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J Clin Endocrinol Metab. 1997 Feb;82(2):345-8.

Two families with an autosomal dominant inheritance pattern for papillary carcinoma of the thyroid.

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Department of Diabetes and Endocrine Services, Royal Hobart Hospital, Tasmania, Australia.



Papillary carcinoma of the thyroid (PTC) is the most prevalent malignancy of the thyroid gland. Although the majority of lesions are sporadic tumors, an established relationship exists between familial adenomatous polyposis (FAP) and PTC. Moreover, some authors postulate the existence of familial PTC as a distinct entity. Evidence for this is limited, however, there being few well characterized descriptions of pedigrees with high prevalence of PTC.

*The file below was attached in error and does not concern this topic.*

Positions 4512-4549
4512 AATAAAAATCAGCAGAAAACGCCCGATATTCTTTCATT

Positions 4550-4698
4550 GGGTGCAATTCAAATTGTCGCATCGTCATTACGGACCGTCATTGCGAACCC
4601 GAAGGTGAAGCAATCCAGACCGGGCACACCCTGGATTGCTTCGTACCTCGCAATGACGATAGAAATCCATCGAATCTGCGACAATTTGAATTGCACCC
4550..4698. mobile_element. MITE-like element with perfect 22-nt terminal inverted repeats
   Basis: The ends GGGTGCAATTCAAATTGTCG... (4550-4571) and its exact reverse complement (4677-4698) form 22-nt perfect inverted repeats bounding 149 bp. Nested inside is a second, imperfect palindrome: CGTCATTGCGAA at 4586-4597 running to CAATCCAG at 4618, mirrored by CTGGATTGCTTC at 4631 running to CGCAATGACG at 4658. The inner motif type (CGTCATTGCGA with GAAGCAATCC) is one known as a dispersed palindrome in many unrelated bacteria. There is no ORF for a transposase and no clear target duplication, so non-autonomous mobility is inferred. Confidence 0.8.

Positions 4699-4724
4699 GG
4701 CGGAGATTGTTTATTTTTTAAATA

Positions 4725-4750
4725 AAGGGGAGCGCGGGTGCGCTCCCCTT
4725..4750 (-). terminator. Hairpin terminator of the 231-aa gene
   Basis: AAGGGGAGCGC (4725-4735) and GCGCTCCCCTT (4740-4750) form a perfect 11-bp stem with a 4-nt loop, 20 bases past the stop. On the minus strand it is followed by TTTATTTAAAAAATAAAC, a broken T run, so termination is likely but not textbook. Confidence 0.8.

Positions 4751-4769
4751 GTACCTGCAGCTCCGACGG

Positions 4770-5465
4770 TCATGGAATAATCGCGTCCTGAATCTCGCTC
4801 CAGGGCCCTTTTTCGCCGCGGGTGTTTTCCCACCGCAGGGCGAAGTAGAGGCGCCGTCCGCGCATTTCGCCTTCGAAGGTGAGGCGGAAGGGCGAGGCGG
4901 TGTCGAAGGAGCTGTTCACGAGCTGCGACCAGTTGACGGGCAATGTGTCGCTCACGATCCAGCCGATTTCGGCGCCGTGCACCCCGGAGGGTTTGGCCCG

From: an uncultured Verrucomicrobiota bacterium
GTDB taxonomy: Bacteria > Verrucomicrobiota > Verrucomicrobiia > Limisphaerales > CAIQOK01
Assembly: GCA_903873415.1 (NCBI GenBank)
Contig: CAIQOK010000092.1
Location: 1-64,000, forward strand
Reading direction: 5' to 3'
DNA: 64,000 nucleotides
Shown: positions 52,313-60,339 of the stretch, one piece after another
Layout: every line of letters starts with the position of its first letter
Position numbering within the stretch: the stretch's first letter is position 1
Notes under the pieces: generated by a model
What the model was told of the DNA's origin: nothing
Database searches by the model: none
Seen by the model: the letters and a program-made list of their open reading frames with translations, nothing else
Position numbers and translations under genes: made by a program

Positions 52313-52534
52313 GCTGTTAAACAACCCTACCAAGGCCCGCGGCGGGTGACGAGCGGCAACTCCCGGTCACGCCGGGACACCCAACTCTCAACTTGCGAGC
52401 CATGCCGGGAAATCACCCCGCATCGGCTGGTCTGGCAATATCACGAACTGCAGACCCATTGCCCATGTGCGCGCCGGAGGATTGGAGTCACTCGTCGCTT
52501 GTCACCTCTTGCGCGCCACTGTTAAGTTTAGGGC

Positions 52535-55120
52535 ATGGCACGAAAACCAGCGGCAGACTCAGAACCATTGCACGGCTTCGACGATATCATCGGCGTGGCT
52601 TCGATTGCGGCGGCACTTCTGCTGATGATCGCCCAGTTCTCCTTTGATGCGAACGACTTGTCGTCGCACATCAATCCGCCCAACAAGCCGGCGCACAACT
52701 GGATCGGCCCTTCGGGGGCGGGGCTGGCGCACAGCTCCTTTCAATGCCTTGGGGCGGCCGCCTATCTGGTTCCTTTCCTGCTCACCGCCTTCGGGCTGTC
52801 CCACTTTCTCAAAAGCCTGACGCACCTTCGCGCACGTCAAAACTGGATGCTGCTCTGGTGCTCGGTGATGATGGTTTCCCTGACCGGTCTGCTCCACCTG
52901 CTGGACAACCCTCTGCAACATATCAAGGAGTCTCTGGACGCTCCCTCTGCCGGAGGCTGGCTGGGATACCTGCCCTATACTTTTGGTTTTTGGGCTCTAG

The objective of the present study was to examine an apparent heritable predisposition to PTC occurring in two Tasmanian families in which PTC occurs commonly.


Pedigree charts were constructed for both families and the medical records of the members reviewed.


In Pedigree I, 7 of 25 members had PTC (6 of these had coexisting multinodular goiter (MNG), and 11 others had MNG. In Pedigree II, identical male twins and their daughters had PTC.


In both families there is evidence of autosomal dominant inheritance of PTC. The association of PTC with MNG suggests a possible role for MNG in tumor pathogenesis in hereditary PTC. The majority of the patients were diagnosed with PTC before commencement of prospective screening, indicating clinically relevant disease in the families described.

[Indexed for MEDLINE]

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